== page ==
Later this month, the directors of Out Run are coming to Laos to interview me to check on me two years after the failed Ladlad campaign. Out Run is a feature-length documentary currently in production by American filmmakers Johnny Symons and S. Leo Chiang about the world’s only LGBT political party to run for office. I am one of the film’s subjects, and the filmmakers are preparing the epilogue. When I stand before their cameras again, I will be speaking about LGBT rights once more. I am looking forward to the completed film, which should be released later this year. In the meantime, you can check out a trailer at http://www.outrunmovie.org/.
The world has indeed changed a lot in the last several years. But in the larger picture, probably not by much. Many parts of the world remain homophobic, and young people in towns and villages all over the world remain cowering in the closet, fearful that their family and friends would find out they were homosexual, which would destroy their lives forever. I hope that my book, as well as other similar works, reach these young people to let them know that there’s nothing wrong with them. I hope that Maverick House continues to sell and market OF GOD AND MEN to be able to help these people in the closet. Like the recent reader who wrote me on Facebook, perhaps they may also be inspired by my book.
I may no longer be as active as I used to be, but I will always be an advocate for LGBT rights and same-sex marriage. And I am profoundly thankful that OF GOD AND MEN and, hopefully soon, Out Run allow my advocacy to outrun my meager efforts in order to reach so many, many more.
Reflections after five LGBT sexuality training sessions with officers of the Philippine National Police
We have had five “Gender and Sexuality Training” days so far—the first one in Caloocan on April 10, followed by one in Pasay April 26, then Pasay again May 20, Quezon City May 21, and just today, May 23, Makati. In every instance, the training starts off with blue-uniformed police officers sitting ramrod straight, stoically listening to their superior officers opening the session, not quite knowing what to expect from the rest of the day. Then Ging Cristobal comes in with her first workshop activity, a lesbian lecturer entering the lions’ den, as it were. Within a few minutes, she has the room shouting “Darna!” in cheerful unison, and the ice is broken.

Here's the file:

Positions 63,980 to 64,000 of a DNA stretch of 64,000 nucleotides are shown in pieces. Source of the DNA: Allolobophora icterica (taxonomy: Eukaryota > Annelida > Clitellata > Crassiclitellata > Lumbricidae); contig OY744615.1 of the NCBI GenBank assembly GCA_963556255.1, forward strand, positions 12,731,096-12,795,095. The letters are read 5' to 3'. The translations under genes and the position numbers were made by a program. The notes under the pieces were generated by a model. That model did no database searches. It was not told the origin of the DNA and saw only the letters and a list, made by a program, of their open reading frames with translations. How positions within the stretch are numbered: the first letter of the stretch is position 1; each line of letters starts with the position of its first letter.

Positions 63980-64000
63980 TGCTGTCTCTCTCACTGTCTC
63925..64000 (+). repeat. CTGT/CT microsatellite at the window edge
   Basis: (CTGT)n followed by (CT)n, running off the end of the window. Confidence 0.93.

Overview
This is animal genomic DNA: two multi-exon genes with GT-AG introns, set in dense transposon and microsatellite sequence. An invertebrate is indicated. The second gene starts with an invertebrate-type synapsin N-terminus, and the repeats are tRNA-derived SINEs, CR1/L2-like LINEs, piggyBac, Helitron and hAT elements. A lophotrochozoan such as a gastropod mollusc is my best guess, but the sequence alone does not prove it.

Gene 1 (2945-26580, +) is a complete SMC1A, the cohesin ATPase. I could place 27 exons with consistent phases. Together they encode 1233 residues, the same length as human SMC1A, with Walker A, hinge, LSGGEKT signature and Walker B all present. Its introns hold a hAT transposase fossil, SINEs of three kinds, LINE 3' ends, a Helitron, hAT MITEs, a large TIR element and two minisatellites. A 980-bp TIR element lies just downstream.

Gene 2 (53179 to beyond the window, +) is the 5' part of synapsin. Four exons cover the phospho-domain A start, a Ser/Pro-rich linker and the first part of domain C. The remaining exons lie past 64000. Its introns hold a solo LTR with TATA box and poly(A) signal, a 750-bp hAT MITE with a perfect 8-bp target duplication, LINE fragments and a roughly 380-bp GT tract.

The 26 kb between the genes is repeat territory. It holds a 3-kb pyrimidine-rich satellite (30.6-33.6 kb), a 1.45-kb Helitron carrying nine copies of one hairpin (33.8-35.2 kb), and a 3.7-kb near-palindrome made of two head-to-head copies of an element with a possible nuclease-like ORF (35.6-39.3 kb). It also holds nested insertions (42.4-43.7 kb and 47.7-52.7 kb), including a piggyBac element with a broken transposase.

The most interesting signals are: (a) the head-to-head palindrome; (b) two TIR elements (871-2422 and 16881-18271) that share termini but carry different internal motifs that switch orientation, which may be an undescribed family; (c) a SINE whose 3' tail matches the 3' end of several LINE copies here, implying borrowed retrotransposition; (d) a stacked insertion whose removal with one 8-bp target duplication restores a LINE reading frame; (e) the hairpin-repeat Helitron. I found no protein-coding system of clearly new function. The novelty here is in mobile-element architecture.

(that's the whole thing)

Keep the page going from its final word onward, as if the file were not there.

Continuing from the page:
That the PNP Human Rights Affairs Office is providing LGBT sensitivity training to police officers on the district and precinct level is nothing short of historic. While no doubt the police have always been aware of the habits, behavior, and proclivities of LGBT Filipinos, this is the first time that actual LGBT persons themselves are going around directly addressing police officers, speaking as resource persons explaining themselves and their sector to the predominantly heterosexual police force. A “macho” culture still pervades the PNP, just like the country in which it operates, and it is very likely that many, if not most, of the police officers attending must have suspected that the training would be a waste of their time.
After five such trainings, I can most definitely say that their time has not been wasted. The training introduces the officers to the concept of gender identity, as distinguished from sexual orientation, and this is completely new to most of them. They are unfamiliar with the word “transgender.” Ging and I have to say repeatedly that “a transgender person is not necessarily bakla” before these new ideas actually sink in. The police are very curious about transgender persons. They ask many questions, some of them bordering on rude and insensitive.
But the sessions are “no holds barred,” and every question is entertained and answered. The police enjoy our candor and honesty, and they reciprocate accordingly. They pepper us with questions. Why are there gay people? Where do they come from? How can bisexuals be truly happy? Is it true lesbians will kill for love? What do transgender women have down there? You get the idea.
It helps that Ging and I are unperturbed by these questions. Lots of laughter punctuate the discussions, much of them naughty and mildly offensive. But we do not shush them; in fact, we encourage the jokes, because it helps that the police remain completely candid about their views and ideas about LGBT persons, allowing misconceptions and prejudices to rise to the surface, the better to dispel or correct them immediately. The police appreciate our openness, and the exchange of ideas is more robust and healthy as a result. They are more receptive because they must sense that Ging and I are speaking from a position of expertise and experience, while remaining relaxed and non-threatening.